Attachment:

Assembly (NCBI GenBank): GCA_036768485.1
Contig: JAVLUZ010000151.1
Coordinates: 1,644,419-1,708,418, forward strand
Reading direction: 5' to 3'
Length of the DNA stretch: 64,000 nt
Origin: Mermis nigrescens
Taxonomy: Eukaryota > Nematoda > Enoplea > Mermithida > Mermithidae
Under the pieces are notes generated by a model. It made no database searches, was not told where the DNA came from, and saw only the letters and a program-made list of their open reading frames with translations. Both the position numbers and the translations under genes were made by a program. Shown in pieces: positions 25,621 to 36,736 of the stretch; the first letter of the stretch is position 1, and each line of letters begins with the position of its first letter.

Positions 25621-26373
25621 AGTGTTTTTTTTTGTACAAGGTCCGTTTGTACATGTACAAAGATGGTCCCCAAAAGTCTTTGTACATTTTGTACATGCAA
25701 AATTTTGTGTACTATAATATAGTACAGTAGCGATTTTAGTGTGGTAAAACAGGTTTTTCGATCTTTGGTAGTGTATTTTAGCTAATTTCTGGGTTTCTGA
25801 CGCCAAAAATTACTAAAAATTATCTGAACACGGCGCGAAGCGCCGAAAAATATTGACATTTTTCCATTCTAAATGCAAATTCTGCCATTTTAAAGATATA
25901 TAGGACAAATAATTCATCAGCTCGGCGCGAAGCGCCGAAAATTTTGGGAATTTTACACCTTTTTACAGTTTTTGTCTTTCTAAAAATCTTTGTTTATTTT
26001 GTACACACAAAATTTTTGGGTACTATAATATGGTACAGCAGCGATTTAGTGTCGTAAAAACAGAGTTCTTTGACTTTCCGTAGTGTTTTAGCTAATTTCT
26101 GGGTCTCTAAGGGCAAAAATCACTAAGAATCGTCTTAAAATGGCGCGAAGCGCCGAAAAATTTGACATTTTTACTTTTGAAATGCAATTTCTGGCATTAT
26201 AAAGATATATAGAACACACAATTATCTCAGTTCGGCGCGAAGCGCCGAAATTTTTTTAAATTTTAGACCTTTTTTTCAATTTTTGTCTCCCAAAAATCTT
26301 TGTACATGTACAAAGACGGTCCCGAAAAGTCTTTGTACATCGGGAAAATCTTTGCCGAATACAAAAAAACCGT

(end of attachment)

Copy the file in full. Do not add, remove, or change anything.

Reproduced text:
Assembly (NCBI GenBank): GCA_036768485.1
Contig: JAVLUZ010000151.1
Coordinates: 1,644,419-1,708,418, forward strand
Reading direction: 5' to 3'
Length of the DNA stretch: 64,000 nt
Origin: Mermis nigrescens
Taxonomy: Eukaryota > Nematoda > Enoplea > Mermithida > Mermithidae
Under the pieces are notes generated by a model. It made no database searches, was not told where the DNA came from, and saw only the letters and a program-made list of their open reading frames with translations. Both the position numbers and the translations under genes were made by a program. Shown in pieces: positions 25,621 to 36,736 of the stretch; the first letter of the stretch is position 1, and each line of letters begins with the position of its first letter.

Positions 25621-26373
25621 AGTGTTTTTTTTTGTACAAGGTCCGTTTGTACATGTACAAAGATGGTCCCCAAAAGTCTTTGTACATTTTGTACATGCAA
25701 AATTTTGTGTACTATAATATAGTACAGTAGCGATTTTAGTGTGGTAAAACAGGTTTTTCGATCTTTGGTAGTGTATTTTAGCTAATTTCTGGGTTTCTGA
25801 CGCCAAAAATTACTAAAAATTATCTGAACACGGCGCGAAGCGCCGAAAAATATTGACATTTTTCCATTCTAAATGCAAATTCTGCCATTTTAAAGATATA
25901 TAGGACAAATAATTCATCAGCTCGGCGCGAAGCGCCGAAAATTTTGGGAATTTTACACCTTTTTACAGTTTTTGTCTTTCTAAAAATCTTTGTTTATTTT
26001 GTACACACAAAATTTTTGGGTACTATAATATGGTACAGCAGCGATTTAGTGTCGTAAAAACAGAGTTCTTTGACTTTCCGTAGTGTTTTAGCTAATTTCT
26101 GGGTCTCTAAGGGCAAAAATCACTAAGAATCGTCTTAAAATGGCGCGAAGCGCCGAAAAATTTGACATTTTTACTTTTGAAATGCAATTTCTGGCATTAT
26201 AAAGATATATAGAACACACAATTATCTCAGTTCGGCGCGAAGCGCCGAAATTTTTTTAAATTTTAGACCTTTTTTTCAATTTTTGTCTCCCAAAAATCTT
26301 TGTACATGTACAAAGACGGTCCCGAAAAGTCTTTGTACATCGGGAAAATCTTTGCCGAATACAAAAAAACCGT